Every one of us works under the utmost strain. I cannot spend five. Lichte loves to hurry us around when there are customers. He sends us three times for one thing. And now get me that! And where are the Gumbinnen index cards? How many did we ship today? I used to let him fluster me. My heart pains me.

    On top of that, there was the murderous heat this summer. We already know disaster is coming when he kicks the door open without pressing down the latch, so it bangs out of the lock.

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    All the screws are already loose. Then his torments are unending. I refuse to tolerate such sluttishness. I can do without your apology. See that you get out of here. We sometimes think about fire. This stove, which sprays a rain of sparks as soon as one throws in briquettes from above, is an absolute temptation of fate. Everyone knows how flammable film strips are.

    Nearly a hundred reels are lying in the room where we work; open crates full of films stand around, single acts are piled on windowsills, chairs and tables. Not a soul pays attention to the ban on smoking. Lichte smokes, the customers smoke, of course the two boys also smoke. I caught Max with a lit cigarette, packing films. One single spark in one of the reels that are lying around, and none of us would be spared a gruesome death. A draught might have blown it against the grating. A glowing white flame shoots up, hissing. A piece of wallpaper already flares up. Martha, who coincidentally has a wet rag at hand, beats at the fire.

    This coincidence keeps us alive. We stand against the wall, white as chalk. Max is speechless with shock. He slowly collects himself. Lichte sits somewhere eating breakfast. One day I hear him jump up in his room, trampling and flailing around, and I rush in to see his wastepaper basket smouldering in a corner. I demand that he install a film storage room, as the law prescribes, under threat of severe penalties for non-compliance.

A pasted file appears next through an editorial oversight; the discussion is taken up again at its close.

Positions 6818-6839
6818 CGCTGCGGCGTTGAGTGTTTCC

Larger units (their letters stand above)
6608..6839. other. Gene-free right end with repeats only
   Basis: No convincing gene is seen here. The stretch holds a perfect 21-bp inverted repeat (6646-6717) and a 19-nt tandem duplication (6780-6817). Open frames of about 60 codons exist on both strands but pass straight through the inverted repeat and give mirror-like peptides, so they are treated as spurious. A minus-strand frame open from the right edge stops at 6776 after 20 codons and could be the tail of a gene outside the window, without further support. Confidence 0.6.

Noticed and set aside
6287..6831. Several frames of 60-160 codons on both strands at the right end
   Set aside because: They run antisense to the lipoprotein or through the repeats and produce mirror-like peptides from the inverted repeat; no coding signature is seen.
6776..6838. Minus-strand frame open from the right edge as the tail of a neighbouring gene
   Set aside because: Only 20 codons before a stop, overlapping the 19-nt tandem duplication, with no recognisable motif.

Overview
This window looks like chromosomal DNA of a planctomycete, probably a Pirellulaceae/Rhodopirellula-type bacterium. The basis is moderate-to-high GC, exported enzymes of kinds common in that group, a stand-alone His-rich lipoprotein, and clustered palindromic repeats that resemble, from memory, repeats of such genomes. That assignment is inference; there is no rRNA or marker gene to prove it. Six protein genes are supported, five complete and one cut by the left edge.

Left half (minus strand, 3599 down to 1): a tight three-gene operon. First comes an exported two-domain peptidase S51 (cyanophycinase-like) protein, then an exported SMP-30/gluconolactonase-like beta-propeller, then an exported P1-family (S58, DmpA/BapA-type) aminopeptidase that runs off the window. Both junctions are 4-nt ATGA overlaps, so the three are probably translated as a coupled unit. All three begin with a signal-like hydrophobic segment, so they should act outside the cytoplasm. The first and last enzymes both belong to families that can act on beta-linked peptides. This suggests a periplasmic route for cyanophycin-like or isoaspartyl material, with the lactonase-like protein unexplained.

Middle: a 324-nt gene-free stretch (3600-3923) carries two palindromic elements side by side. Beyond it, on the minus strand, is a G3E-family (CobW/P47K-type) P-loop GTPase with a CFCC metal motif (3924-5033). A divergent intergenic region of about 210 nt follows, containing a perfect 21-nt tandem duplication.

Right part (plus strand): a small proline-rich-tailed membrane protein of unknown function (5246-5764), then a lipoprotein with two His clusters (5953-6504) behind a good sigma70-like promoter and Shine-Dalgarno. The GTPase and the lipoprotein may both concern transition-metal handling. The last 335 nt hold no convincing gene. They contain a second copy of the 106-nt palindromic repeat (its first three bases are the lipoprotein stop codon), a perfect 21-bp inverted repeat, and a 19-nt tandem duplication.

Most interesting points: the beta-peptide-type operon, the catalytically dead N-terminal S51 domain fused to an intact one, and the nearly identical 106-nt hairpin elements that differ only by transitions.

But the erection of a storage room costs money. His motto, as he freely admits, is: the more you can save in the office, the more you have for your private use. The incident is forgotten, the installation of the storage room postponed. I remind him every day.

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    He has a thousand excuses. A shed with corrugated iron is set up in the attic. Now, every couple days I can monitor whether the boys are smoking up there. I threaten to let Walter go for hiding a lit cigarette in his pocket when I show up. I turn Max in to Lichte twice. And how is this possible? It costs six marks per month to rent. She wrote four novels, all describing the situation of female employees at the end of the Weimar Republic.

    I have often reflected on the term independence as it can be applied to any single sector of cinematic activity. Is independence something that is more closely allied with the art or the industry of Cinema? In terms of the industry: the producer, a businessperson above all, is a slave to finance and, to satisfy this demand, must submit to the exhibitors and distributors responsible for exporting film products abroad. The exhibitors: what do they seek? Good box office returns. Their only concerns are the tastes and pleasures of the public, under whose yoke they suffer without complaint.